Baucus (MT), Craig (ID), Johnson (SD), Inhofe (OK), Tester (MT), 
    Vitter (LA), Pryor (AR), Smith (OR), Lincoln (AR), Hatch (UT), 
    Dorgan (ND), Coleman (MN), Nelson (NE), Coburn (OK), Webb (VA), 
    Gregg (NH), Murkowski (AK), Ensign (NV), Sununu (NH), Stevens (AK), 
    Bennett (UT), Chambliss (GA), Cochran (MS), Isakson (GA), Bunning 
    (KY), Allard (CO), Thune (SD), Grassley (IA), Corker (TN), Lott 
    (MS), Hutchison (TX), Roberts (KS), Martinez (FL), Cornyn (TX), 
    Shelby (AL), Hagel (NE), Graham (SC), Dole (NC), Enzi (WY), McCain 
    (AZ), Barrasso (WY), Brownback (KS), Domenici (NM), DeMint (SC), 
    Sessions (AL), and Kyl (AZ). A copy of this letter may be accessed 
    at http://www.doi.gov/issues/response_to_senators.html.
    2 See Letter to the Honorable Dirk Kempthorne, Secretary of 
    the Interior, dated February 11, 2008, from Senators Feingold (WI),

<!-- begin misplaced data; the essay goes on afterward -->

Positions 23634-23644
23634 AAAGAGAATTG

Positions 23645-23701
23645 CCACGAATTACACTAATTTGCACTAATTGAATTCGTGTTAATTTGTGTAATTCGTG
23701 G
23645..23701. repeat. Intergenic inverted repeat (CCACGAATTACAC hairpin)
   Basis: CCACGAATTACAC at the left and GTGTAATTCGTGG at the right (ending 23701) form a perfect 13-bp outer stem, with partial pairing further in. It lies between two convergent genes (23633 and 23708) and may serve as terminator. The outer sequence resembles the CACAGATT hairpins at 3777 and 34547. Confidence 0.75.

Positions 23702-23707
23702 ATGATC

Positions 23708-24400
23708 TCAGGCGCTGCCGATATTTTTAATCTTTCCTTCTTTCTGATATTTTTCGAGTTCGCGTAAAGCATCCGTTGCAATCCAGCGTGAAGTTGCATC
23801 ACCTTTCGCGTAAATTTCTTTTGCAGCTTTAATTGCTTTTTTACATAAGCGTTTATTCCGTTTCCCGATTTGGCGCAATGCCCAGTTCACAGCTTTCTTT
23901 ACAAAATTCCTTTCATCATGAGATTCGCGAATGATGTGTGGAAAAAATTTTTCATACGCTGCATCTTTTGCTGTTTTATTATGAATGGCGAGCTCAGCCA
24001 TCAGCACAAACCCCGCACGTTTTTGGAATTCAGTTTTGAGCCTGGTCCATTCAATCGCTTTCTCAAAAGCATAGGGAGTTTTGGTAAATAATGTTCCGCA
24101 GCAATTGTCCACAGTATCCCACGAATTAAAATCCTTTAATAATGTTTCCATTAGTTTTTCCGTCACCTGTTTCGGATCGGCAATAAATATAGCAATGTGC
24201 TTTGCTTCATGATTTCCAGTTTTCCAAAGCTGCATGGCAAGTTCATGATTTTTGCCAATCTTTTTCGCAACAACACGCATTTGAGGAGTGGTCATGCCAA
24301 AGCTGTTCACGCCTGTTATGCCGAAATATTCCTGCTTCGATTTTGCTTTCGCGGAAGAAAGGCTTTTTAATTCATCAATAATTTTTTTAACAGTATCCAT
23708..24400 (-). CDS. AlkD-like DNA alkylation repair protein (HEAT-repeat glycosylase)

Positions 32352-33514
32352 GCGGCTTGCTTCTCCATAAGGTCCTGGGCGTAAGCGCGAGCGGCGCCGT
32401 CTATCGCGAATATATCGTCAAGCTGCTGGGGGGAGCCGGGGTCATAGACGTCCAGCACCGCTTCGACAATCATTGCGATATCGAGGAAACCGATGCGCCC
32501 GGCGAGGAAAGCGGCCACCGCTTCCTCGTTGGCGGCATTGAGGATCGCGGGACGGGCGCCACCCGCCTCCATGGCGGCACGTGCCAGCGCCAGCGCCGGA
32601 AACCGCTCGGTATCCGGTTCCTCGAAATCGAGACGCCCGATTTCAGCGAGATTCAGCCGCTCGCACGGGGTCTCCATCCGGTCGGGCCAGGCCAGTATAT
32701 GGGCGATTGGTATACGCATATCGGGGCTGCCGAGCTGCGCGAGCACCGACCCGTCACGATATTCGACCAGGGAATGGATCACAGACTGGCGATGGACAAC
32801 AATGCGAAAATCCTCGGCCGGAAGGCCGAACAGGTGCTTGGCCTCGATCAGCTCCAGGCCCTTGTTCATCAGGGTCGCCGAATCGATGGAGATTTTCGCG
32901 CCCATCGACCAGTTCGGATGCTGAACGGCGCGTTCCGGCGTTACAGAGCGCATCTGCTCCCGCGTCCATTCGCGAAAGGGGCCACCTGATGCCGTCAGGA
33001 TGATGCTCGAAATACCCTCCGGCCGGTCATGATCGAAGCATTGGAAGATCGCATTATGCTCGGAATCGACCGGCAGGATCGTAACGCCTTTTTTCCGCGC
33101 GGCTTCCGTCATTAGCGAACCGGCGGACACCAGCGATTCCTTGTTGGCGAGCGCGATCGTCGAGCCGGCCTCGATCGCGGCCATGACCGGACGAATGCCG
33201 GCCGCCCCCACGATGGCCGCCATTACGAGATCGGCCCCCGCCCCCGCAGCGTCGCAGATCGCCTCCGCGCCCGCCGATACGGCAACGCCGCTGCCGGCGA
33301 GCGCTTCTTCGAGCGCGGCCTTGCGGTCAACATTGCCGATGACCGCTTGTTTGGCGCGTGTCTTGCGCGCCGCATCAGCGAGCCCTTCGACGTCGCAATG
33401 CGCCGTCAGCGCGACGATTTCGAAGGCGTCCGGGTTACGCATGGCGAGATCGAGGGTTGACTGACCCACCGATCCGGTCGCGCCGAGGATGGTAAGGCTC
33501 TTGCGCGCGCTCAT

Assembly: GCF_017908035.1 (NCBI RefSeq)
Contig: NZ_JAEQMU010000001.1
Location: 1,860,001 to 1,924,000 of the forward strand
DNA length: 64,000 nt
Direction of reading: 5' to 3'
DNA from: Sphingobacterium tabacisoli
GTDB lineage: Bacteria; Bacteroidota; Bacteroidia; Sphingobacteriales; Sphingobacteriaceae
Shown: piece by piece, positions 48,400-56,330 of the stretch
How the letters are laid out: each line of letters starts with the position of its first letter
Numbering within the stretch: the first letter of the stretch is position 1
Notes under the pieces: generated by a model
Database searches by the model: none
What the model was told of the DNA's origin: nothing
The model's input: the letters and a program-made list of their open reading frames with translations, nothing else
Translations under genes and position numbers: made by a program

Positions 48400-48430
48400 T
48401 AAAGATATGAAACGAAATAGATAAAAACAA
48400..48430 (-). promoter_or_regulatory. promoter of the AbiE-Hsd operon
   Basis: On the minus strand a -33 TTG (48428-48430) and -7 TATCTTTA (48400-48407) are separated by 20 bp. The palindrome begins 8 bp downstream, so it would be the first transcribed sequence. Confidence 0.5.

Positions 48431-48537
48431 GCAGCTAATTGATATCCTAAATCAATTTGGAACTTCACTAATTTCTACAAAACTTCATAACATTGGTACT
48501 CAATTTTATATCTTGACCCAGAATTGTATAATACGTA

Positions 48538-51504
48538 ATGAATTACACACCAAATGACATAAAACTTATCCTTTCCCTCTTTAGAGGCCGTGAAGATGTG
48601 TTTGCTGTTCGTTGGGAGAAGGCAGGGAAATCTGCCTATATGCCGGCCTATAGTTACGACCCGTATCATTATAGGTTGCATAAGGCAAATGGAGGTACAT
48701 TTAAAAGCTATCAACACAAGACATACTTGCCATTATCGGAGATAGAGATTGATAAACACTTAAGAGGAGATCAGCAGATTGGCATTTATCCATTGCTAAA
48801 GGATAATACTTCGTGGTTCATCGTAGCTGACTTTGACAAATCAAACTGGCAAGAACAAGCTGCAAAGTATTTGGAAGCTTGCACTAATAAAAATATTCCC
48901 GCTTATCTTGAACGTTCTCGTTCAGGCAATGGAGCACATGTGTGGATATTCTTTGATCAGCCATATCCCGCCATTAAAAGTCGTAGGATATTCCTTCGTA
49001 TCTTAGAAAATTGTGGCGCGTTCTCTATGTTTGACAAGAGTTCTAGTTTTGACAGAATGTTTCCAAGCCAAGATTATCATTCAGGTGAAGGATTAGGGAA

Specter (PA), Bond (MO), and Wicker (MS). A copy of this letter may 
    be accessed at http://www.doi.gov/issues/response_to_
    senators.html.
    ---------------------------------------------------------------------------
    
    The Department agrees with the 51 United States Senators that the 
    regulations should be amended to reflect developments in state law, 
    particularly where, as in this case, the deference can be achieved 
    without impacting the visitors or resources the regulations are 
    designed to protect. Accordingly, on April 30, 2008, the Department 
    chose to address this issue proactively through the development of a 
    proposed regulation, which it published in the Federal Register with a 
    request for public comment. See 73 FR 23388 (April 30, 2008). The 
    Department initially provided a sixty-day comment period and 
    subsequently provided an additional 30-day comment period. The 
    Department received more than 125,000 comments during the comment 
    period and thereafter formed a working group to carefully review and 
    analyze the submissions.
    We believe that in managing parks and refuges we should, as 
    appropriate, make every effort to give the greatest respect to the 
    democratic judgments of State legislatures with respect to concealed 
    firearms. As stated in the proposed rule, Federal agencies have a